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Secondary Market

Where investors buy and sell securities from other investors

What is a Secondary Market?

The secondary market is where investors buy and sell securities from other investors (think of stock exchanges). For example, if you go to buy Apple stock, you would purchase the stock from investors who already own the stock rather than Apple. Apple would not be involved in the transaction.

Examples of popular secondary markets are the National Stock Exchange (NSE), the New York Stock Exchange (NYSE), the NASDAQ, and the London Stock Exchange (LSE).

 

Trading Floor

 

Importance of a Secondary Market

The secondary market is important for several reasons:

  • The secondary market helps measure the economic condition of a country. The rise or fall in share prices indicates a boom or recession cycle in an economy.
  • The secondary market provides a benchmark for a fair valuation of a company.
  • The secondary market helps drive the price of securities towards their genuine, fair market value through the basic economic forces of supply and demand.
  • The secondary market promotes economic efficiency. Each sale of a security involves a seller who values the security less than the price and a buyer who values the security more than the price.
  • The secondary market allows for high liquidity – stocks can be easily bought and sold for cash.

The Difference Between Primary Market and Secondary Market

There are two types of markets to invest in securities – the Primary Market and Secondary Market. These two markets are often confused with each other.

The Primary Market

This is the market where securities are created. In the primary market, companies sell new stocks and bonds to investors for the first time. This is usually done through an Initial Public Offering (IPO). Small investors are not able to purchase securities in the primary market because the issuing company and its investment bankers are looking to sell to large investors who can buy a lot of securities at once. The primary market provides financing to issuing companies.

 

Primary Market

 

The Secondary Market

This is the market where securities are traded. In the secondary market, investors trade securities without the involvement of the issuing companies. Investors buy and sell securities among themselves. The secondary market does not provide financing to issuing companies; they are not involved in the transaction. The amount received for a security in the secondary market is income for the investor who is selling the securities.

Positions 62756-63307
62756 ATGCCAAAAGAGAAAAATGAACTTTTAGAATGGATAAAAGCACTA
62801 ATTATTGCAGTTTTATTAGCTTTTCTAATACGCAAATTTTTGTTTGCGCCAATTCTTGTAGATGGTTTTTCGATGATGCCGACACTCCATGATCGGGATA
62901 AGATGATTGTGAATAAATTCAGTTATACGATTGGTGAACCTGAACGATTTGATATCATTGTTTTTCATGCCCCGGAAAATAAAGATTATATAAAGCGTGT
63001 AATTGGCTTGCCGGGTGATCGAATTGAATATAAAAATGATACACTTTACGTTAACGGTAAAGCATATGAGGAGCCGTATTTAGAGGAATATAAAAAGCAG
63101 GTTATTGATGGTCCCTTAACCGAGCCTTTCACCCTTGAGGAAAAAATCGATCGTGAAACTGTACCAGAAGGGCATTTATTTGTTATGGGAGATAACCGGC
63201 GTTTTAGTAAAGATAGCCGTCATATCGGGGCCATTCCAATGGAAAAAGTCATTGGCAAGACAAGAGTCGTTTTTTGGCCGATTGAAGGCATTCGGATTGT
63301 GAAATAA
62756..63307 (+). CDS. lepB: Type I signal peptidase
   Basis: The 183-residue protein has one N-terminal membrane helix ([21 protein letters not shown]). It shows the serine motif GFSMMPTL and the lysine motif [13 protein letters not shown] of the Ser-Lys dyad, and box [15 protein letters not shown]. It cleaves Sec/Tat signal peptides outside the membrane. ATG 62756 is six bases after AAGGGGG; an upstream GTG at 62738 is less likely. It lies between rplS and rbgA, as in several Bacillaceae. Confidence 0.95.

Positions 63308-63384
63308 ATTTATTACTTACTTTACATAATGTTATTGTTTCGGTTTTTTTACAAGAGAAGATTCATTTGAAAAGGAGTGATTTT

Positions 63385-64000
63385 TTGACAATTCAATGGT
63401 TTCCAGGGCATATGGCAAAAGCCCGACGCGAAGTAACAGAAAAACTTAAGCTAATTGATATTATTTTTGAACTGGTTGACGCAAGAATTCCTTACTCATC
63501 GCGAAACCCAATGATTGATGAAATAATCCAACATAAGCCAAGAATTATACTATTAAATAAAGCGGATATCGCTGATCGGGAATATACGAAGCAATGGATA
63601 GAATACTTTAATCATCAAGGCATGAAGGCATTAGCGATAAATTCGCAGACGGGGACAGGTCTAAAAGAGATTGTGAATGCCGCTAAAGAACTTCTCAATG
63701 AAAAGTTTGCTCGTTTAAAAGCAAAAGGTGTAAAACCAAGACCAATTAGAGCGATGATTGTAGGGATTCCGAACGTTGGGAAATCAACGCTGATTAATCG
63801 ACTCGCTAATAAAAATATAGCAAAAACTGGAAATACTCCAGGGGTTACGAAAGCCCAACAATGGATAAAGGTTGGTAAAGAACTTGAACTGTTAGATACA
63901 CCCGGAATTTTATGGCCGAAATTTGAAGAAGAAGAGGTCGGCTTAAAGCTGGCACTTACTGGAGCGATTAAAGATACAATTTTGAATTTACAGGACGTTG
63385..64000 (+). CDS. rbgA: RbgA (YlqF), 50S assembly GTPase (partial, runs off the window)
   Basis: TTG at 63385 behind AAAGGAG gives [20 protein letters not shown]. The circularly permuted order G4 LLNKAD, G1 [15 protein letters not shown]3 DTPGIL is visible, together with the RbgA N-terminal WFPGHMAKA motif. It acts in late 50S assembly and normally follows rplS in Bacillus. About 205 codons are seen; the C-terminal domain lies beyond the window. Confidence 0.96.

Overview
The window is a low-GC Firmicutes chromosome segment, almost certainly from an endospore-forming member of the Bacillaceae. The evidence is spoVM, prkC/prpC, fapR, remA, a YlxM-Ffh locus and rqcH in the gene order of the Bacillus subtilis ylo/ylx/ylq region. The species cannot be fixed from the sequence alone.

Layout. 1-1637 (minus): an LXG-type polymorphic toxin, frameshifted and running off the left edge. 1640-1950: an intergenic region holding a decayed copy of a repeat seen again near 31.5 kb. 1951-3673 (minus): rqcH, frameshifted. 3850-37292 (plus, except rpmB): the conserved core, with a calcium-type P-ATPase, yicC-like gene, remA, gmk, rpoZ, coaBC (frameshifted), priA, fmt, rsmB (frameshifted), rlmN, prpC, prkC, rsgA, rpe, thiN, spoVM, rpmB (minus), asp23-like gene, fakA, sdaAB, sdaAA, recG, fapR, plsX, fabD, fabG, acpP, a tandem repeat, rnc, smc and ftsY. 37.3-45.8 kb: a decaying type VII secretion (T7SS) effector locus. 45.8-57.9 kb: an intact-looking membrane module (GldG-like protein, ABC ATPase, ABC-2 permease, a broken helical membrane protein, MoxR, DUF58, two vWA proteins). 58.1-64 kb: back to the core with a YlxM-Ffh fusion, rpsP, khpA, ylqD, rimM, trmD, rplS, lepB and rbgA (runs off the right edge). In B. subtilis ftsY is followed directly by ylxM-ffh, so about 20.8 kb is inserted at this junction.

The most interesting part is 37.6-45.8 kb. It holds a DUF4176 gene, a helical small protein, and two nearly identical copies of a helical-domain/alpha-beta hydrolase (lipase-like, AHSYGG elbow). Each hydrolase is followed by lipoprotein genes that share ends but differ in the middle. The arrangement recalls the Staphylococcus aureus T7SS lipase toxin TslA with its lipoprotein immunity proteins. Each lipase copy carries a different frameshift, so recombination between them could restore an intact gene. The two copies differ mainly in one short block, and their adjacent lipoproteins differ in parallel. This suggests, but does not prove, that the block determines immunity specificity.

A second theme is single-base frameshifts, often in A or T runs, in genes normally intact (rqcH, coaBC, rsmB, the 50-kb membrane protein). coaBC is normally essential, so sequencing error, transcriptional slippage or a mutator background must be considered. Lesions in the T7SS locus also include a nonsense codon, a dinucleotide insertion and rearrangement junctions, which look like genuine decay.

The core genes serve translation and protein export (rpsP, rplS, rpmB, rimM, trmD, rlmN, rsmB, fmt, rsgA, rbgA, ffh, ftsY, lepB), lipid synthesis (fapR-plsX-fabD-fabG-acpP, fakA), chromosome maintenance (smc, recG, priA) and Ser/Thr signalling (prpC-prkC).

Secondary Market

 

The primary market provides interaction between the company and the investor while the secondary market is where investors buy and sell securities from other investors.

 

Secondary Market: Exchanges and OTC Market

There are two types of secondary markets:

 

1. Exchanges

Securities traded through a centralized place with no direct contact between seller and buyer. Examples are the New York Stock Exchange (NYSE) and the London Stock Exchange (LSE).

In an exchange-traded market, securities are traded via a centralized place (for example, the NYSE and the LSE). Buy and sell is conducted through the exchange and there is no direct contact between sellers and buyers. There is no counterparty risk; the exchange is the guarantor. Exchange-traded markets are considered a safe place for investors to trade securities due to regulatory oversight. However, securities traded on an exchange-traded market face a higher transaction cost due to exchange fees and commissions.

 

2. Over-the-counter (OTC) Markets

No centralized place where securities are traded. The market is made up of participants trading among themselves. An example is the foreign exchange market (FOREX).

Securities can be traded on both exchanges and over-the-counter markets. In the over-the-counter market, securities are traded by market participants in an decentralized place (e.g., the foreign exchange market). The market is made up of all participants in the market trading among themselves. Since the over the counter market is not centralized, there is competition between providers to gain a higher trading volume for their company. The prices for the securities vary from company to company. Therefore, the best price may not be offered by every seller in an OTC market. Since the parties trading on the OTC market are dealing with each other, OTC markets are prone to counterparty risk.

 

 
Learn more about trading markets and investing from the following resources:

Other Resources

  • Types of Markets – Dealers, Brokers, Exchanges
  • Equity Capital Market
  • Investing: A Beginners Guide
  • Stock Investment Strategies

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